An education system or institution, which is unresponsive to the voice of the young, is doomed to failure.
Naaman was a powerful man. (2 Kings 5:1-17). What he wanted he got and I am sure that he had sought out all the latest knowledge and information regarding his illness, yet nothing had worked. His leprosy remained and he saw himself as less than a complete man. Despite all his success, and he was indeed extremely successful, he was still a leper.
I would also suggest he was a good man. Not just those who benefited from his prowess but also those who had suffered by it, held him in esteem. In his own home not just his family respected him but by those who served him – slaves accrued through his many victorious campaigns.
His desperation for healing was known by all, including the little house girl who served his wife. She had heard the discussions, arguments and despair, and felt for them both.
She had also heard the stories coming from the homeland about Elisha the prophet and how he was a proficient healer. She had never lost her faith in the God of her heritage and knew that if only Naaman would go there he would be healed.
One has to marvel at her courage. She spoke up and shared her simple faith and her special knowledge. That was courage. She was in a foreign country, under the control of a superior culture in every sense, and yet she spoke up about what may have been seen as a superstition, or at best, a substandard understanding of the world.
And yet not only did her mistress listen and pass the knowledge onto her husband, Naaman seems to have taken it seriously enough to take it to his king and ask permission to seek out this prophet. And the King agreed.
Naaman goes off and encounters Elisha. Elisha does not act as Naaman expected him to. He didn’t come out and greet the great man and he did not suggest the type of grandiose healing event Naaman thought his situation deserved. He was simply asked to go and wash in a dirty, insipid river, the Jordan, unlike any of the great rivers where he lived.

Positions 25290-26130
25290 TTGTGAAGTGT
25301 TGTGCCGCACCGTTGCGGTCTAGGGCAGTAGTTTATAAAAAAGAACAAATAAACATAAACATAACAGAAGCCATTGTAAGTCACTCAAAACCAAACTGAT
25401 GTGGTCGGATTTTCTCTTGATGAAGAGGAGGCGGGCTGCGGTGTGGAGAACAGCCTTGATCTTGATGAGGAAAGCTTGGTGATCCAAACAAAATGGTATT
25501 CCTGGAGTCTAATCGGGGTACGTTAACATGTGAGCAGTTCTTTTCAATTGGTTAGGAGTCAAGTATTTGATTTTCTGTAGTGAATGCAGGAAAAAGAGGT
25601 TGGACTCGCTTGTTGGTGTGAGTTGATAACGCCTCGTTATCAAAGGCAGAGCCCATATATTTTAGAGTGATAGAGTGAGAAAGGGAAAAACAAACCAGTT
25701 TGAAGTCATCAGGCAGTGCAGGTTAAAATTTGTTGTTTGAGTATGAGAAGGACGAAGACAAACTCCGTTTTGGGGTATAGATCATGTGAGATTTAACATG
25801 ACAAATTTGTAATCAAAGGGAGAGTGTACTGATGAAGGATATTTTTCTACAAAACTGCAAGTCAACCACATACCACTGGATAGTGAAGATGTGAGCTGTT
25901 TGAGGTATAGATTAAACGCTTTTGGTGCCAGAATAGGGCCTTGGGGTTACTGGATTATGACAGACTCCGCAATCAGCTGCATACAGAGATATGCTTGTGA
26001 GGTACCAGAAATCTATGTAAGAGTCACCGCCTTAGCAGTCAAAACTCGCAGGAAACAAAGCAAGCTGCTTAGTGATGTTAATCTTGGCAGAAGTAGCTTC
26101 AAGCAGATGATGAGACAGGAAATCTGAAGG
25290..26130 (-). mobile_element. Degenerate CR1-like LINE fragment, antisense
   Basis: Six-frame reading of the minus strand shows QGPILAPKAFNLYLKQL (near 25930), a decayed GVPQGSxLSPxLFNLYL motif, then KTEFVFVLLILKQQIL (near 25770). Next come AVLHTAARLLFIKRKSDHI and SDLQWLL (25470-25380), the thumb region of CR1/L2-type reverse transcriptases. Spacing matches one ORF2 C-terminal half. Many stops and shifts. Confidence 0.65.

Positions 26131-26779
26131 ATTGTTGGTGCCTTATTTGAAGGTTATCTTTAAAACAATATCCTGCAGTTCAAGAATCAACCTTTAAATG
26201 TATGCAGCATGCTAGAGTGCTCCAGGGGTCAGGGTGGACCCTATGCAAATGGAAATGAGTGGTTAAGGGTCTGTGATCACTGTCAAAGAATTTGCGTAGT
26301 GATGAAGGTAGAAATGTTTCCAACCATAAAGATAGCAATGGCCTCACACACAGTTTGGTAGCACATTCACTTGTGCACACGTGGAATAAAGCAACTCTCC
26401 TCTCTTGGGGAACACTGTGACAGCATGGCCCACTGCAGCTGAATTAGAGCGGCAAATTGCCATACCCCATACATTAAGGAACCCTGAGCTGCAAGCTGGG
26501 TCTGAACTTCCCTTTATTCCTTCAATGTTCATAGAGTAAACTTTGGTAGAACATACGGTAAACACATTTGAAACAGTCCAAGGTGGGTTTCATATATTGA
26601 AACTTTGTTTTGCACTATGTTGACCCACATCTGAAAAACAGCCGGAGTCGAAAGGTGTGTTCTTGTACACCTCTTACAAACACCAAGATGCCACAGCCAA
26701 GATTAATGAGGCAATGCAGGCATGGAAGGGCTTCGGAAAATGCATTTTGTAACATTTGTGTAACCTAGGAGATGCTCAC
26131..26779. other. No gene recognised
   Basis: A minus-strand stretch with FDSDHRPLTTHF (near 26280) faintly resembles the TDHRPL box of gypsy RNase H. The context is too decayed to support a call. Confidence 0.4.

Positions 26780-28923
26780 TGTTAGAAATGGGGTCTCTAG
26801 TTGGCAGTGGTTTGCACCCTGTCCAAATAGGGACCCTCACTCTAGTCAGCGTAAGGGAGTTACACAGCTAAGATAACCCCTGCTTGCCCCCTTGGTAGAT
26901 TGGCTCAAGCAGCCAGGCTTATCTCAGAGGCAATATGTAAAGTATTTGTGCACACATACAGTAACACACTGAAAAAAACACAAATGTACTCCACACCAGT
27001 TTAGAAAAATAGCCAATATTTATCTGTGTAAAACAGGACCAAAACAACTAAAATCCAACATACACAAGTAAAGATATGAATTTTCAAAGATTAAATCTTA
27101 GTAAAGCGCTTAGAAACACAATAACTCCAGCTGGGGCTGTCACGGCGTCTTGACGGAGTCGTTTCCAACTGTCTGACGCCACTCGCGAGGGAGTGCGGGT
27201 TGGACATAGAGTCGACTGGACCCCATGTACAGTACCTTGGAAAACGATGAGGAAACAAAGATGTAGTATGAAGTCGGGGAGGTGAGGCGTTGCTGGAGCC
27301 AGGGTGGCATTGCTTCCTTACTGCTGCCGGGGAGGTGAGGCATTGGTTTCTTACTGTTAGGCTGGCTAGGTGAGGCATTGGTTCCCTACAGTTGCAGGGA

Naaman may have been desperate, but not that desperate. It takes the input of his servants once again to remind him that if he had been asked to undertake some great feat would he have done it? Of course. Then why not just do as you are asked and see what happens?
Grumpily he did, and he was healed.
This story is about simplicity – the simplicity of a child. It is this simplicity that we must appropriate in our relationship with those we teach and serve in this and other schools.
Many times over in my life I have watched and experienced the simplicity in which children challenge, learn, explore and grow.
Daniel O’Leary says: ‘Maybe only children and saints want to be nobody else’. Like the roses in our garden they are simply content to be themselves and, out of that security of being, ask much of us if we could but hear them. St Francis said when once looking at a rose, ‘I hear you. Stop shouting.’
It is this simplicity which was heard by Naaman and resulted in his healing. He nearly stuffed it up as we often do. We revert to our program, our way of teaching, our role as teacher and miss the learning inherent in the people, places and things around us.
Here we witness simplicity in 3 ways:
Simplicity of the servant girls’ wisdom – she understood what was possible for her Master and shared that simple information. It wasn’t fancy. She hadn’t been educated or studied under some great teacher. It was obvious – Elisha healed people and could do so here.